I've been researching this question on why IMA is more reliable, and the common answer seems to be because of the robust partitioning which is reliable and can prevent software fault propagation.

But how is it more reliable? Wouldn't sharing of hardware resources create more dependencies for these systems?

How does IMA prevent obsolescence comparing it to federated architecture?


1 Answer 1


Software faults are not included in reliability calculations because a software fault is a design issue. Developing SW in accordance with DO-178C (or predecessors) is intended to ensure that these faults are minimized. The reasoning that it's not measured as reliability is that when there is a SW fault it's not a broken box on the plane that has to be fixed, that fault is a potential failure on every aircraft that has the same system.

Swapping out a unit for a SW fault doesn't solve the problem. It's going to take a service bulletin (SB) with new SW deployed to the fleet to fix it.

So reliability is about hardware failures. Basically, parts break. Some break more often than others. The more parts you have, the more likely something will break. So making things more reliable is about minimizing parts and using the most reliable parts you can. But there are limits to what you can do. A power transistor will be less reliable than a resistor, but if you need it, you have to have it. But having one or two instead of 3 or 4 will improve reliability. I suggest a read of MIL-HDBK-217 which is the industry standard for predicting reliability.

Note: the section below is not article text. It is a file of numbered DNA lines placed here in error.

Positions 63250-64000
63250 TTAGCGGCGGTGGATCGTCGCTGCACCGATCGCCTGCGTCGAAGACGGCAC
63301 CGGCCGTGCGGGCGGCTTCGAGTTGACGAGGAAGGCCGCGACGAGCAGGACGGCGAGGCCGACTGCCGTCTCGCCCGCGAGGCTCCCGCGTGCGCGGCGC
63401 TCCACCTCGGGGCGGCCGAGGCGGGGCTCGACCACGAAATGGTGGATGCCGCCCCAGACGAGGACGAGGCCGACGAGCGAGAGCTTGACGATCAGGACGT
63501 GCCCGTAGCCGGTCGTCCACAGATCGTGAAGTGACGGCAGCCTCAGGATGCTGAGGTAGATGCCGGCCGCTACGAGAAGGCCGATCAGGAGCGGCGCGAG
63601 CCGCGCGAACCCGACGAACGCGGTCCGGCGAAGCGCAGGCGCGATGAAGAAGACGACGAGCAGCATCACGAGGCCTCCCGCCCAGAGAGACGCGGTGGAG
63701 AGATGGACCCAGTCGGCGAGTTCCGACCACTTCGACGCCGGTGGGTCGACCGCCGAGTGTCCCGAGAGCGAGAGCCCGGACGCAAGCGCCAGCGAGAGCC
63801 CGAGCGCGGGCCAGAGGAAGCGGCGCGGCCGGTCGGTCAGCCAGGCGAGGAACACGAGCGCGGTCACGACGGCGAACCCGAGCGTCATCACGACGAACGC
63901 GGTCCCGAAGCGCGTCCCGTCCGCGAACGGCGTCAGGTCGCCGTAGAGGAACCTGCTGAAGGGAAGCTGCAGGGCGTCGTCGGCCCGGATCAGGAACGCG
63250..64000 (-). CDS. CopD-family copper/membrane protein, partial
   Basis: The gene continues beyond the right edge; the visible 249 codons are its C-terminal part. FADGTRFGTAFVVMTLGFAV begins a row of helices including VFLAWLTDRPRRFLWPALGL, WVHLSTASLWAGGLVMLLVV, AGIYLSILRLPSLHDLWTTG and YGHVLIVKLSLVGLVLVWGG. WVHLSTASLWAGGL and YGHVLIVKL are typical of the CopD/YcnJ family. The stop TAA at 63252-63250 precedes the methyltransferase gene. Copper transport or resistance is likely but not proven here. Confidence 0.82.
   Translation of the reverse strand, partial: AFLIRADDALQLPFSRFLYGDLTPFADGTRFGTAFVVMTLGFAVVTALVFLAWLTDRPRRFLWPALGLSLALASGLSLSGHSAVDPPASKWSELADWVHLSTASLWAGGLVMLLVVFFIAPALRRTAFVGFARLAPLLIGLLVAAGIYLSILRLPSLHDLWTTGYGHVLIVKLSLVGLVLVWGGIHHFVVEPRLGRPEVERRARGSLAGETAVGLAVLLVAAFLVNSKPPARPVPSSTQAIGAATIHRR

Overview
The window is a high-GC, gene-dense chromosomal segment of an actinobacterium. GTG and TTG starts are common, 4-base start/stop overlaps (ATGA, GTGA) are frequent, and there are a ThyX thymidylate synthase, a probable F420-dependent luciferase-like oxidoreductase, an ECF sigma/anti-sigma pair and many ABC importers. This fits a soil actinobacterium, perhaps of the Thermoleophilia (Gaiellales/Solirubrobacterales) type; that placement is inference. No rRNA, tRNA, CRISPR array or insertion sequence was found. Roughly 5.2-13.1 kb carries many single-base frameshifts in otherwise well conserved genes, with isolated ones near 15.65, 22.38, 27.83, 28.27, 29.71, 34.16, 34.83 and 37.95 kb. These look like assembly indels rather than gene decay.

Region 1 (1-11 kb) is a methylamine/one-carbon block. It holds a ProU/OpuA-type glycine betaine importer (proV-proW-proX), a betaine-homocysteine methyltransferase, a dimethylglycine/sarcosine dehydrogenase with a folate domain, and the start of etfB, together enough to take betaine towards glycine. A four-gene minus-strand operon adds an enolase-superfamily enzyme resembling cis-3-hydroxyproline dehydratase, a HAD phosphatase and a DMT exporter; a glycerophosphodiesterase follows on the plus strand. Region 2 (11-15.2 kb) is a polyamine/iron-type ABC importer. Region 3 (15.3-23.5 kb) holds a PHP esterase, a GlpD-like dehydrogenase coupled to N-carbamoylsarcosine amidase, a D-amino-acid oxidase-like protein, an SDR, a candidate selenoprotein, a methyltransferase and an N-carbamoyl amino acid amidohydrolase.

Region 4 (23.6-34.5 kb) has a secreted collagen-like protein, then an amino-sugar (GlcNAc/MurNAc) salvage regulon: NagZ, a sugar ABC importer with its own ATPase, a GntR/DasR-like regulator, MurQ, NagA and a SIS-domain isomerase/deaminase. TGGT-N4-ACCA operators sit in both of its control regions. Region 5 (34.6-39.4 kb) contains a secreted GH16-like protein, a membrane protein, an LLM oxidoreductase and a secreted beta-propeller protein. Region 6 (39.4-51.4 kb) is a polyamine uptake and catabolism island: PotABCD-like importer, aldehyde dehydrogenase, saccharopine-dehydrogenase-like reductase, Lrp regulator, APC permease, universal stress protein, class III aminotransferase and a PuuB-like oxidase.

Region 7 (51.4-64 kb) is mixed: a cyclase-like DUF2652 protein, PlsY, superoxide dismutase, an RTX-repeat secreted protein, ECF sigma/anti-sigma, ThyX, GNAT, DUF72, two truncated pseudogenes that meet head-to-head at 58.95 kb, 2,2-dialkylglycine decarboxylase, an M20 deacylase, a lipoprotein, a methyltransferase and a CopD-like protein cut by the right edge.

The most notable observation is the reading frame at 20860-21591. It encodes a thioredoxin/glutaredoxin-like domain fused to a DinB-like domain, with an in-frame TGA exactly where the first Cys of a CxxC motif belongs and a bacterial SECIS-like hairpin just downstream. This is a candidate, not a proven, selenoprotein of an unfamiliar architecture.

So an IMA improves reliability by reducing the number of Line Replaceable Units (LRUs). Fewer LRUs means fewer cables, connectors, power supplies, and processors. An IMA can run multiple functions on a single processor card instead of having a dedicated unit for each function. All that means fewer parts to fail and higher reliability.

Aside from parts count, the biggest drivers of electronics failures are heat (high temps and high temperature swings) and vibration. Which is why some manufacturers perform Highly Accelerated Life Test (HALT) to identify weak points in the design early.

Nothing will solve the issue of parts obsolescence. Parts will go obsolete. It's a huge problem in aviation where products hang around for 20 or more years. An IMA does help manage the obsolescence issue. It does it by having a bunch of common processor boards. Not only do IMAs have fewer total parts, they have fewer unique parts which mean fewer parts that can go obsolete. Fewer parts going obsolete will mean less work to replace them.

It's still a complicated process to deal with, but if a part becomes non-procurable on an IMA processor board you'll need to modify the board design to use a new part. That can be a fairly straight-forward part replacement (equivalent part) to a major redesign of the circuit board. In the end, the new board has to be equivalent to the old one. That way it can be swapped out without impacting anything else (software or hardware).

  • $\begingroup$ I remember the big scramble with the change from Mil-Spec to Mil-Perf, and the ending of production of Mil-Spec compliant ICs and microprocessors in the 90s. The black box makers had to scramble to adopt commercial hardware by filtering component batches with Mil-Perf screening testing to get the required quality. $\endgroup$
    – John K
    May 26, 2021 at 1:40

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